St. Paul's I must and did visit. The most striking addition since I was there is the massive monument to the Duke of Wellington. The great temple looked rather bare and unsympathetic. Poor Dr. Johnson, sitting in semi-nude exposure, looked to me as unhappy as our own half-naked Washington at the national capital. The Judas of Matthew Arnold's poem would have cast his cloak over those marble shoulders, if he had found himself in St. Paul's, and have earned another respite. We brought away little, I fear, except the grand effect of the dome as we looked up at it. It gives us a greater idea of height than the sky itself, which we have become used to looking upon.

A second visit to the National Gallery was made in company with A——. It was the repetition of an attempt at a draught from the Cup of Tantalus. I was glad of a sight of the Botticellis, of which I had heard so much, and others of the more recently acquired paintings of the great masters; of a sweeping glance at the Turners; of a look at the well-remembered Hogarths and the memorable portraits by Sir Joshua. I carried away a confused mass of impressions, much as the soldiers that sack a city go off with all the precious things they can snatch up, huddled into clothes-bags and pillow-cases. I am reminded, too, of Mr. Galton's composite portraits; a thousand glimpses, as one passes through the long halls lined with paintings, all blending in one not unpleasing general effect, out of which emerges from time to time some single distinct image.

In the same way we passed through the exhibition of paintings at the Royal Academy. I noticed that A—— paid special attention to the portraits of young ladies by John Sargent and by Collier, while I was more particularly struck with the startling portrait of an ancient personage in a full suit of wrinkles, such as Rembrandt used to bring out with wonderful effect. Hunting in couples is curious and instructive; the scent for this or that kind of game is sure to be very different in the two individuals.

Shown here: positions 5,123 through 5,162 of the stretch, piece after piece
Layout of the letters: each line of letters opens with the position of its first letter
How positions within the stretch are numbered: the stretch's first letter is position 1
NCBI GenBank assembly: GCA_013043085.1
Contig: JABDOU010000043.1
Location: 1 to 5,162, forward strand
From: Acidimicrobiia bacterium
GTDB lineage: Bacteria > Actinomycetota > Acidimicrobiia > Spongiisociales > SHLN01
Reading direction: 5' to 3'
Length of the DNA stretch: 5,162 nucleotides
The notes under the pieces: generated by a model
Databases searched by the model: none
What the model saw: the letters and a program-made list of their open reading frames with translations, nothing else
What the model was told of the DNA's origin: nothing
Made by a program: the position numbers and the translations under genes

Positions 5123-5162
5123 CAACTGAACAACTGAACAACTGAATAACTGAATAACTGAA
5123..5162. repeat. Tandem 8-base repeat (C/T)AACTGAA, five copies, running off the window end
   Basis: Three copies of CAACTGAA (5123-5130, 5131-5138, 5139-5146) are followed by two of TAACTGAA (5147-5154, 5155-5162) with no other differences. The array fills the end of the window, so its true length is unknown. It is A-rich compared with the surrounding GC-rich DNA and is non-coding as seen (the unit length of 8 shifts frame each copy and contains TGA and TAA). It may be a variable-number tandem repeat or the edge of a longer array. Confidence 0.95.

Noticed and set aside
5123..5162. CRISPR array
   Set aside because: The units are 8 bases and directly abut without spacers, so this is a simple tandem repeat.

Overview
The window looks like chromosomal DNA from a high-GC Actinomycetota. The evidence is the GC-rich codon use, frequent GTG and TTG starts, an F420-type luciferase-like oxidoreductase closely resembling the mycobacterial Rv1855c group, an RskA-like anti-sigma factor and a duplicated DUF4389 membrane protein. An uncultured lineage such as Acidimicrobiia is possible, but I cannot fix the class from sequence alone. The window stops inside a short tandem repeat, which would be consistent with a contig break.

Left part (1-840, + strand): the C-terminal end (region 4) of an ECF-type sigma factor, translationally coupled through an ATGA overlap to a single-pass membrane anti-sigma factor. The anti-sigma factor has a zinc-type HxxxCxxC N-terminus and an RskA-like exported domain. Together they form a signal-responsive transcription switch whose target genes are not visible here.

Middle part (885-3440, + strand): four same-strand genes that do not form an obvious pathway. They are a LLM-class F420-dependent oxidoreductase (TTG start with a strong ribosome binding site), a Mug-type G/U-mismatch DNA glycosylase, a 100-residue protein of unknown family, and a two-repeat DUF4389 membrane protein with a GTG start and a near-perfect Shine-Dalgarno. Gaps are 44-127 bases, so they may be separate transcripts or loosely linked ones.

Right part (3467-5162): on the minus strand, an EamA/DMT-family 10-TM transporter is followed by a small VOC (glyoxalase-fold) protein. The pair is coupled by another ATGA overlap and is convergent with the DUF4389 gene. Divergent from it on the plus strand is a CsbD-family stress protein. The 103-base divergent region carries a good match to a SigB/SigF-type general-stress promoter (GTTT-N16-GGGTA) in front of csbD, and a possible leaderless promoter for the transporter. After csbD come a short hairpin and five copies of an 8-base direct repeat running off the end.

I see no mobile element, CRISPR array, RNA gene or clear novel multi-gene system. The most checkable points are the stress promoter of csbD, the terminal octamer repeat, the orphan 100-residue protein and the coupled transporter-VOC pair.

I made but two brief visits to the British Museum, and I can easily instruct my reader so that he will have no difficulty, if he will follow my teaching, in learning how not to see it. When he has a spare hour at his disposal, let him drop in at the Museum, and wander among its books and its various collections. He will know as much about it as the fly that buzzes in at one window and out at another. If I were asked whether I brought away anything from my two visits, I should say, Certainly I did. The fly sees some things, not very intelligently, but he cannot help seeing them. The great round reading-room, with its silent students, impressed me very much. I looked at once for the Elgin Marbles, but casts and photographs and engravings had made me familiar with their chief features. I thought I knew something of the sculptures brought from Nineveh, but I was astonished, almost awe-struck, at the sight of those mighty images which mingled with the visions of the Hebrew prophets. I did not marvel more at the skill and labor expended upon them by the Assyrian artists than I did at the enterprise and audacity which had brought them safely from the mounds under which they were buried to the light of day and the heart of a great modern city. I never thought that I should live to see the Birs Nimroud laid open, and the tablets in which the history of Nebuchadnezzar was recorded spread before me. The Empire of the Spade in the world of history was founded at Nineveh by Layard, a great province added to it by Schliemann, and its boundary extended by numerous explorers, some of whom are diligently at work at the present day. I feel very grateful that many of its revelations have been made since I have been a tenant of the travelling residence which holds so many secrets in its recesses.

There is one lesson to be got from a visit of an hour or two to the British Museum,—namely, the fathomless abyss of our own ignorance. One is almost ashamed of his little paltry heartbeats in the presence of the rushing and roaring torrent of Niagara. So if he has published a little book or two, collected a few fossils, or coins, or vases, he is crushed by the vastness of the treasures in the library and the collections of this universe of knowledge.

I have shown how not to see the British museum; I will tell how to see it.

Take lodgings next door to it,—in a garret, if you cannot afford anything better,—and pass all your days at the Museum during the whole period of your natural life. At threescore and ten you will have some faint conception of the contents, significance, and value of this great British institution, which is as nearly as any one spot the noeud vital of human civilization, a stab at which by the dagger of anarchy would fitly begin the reign of chaos.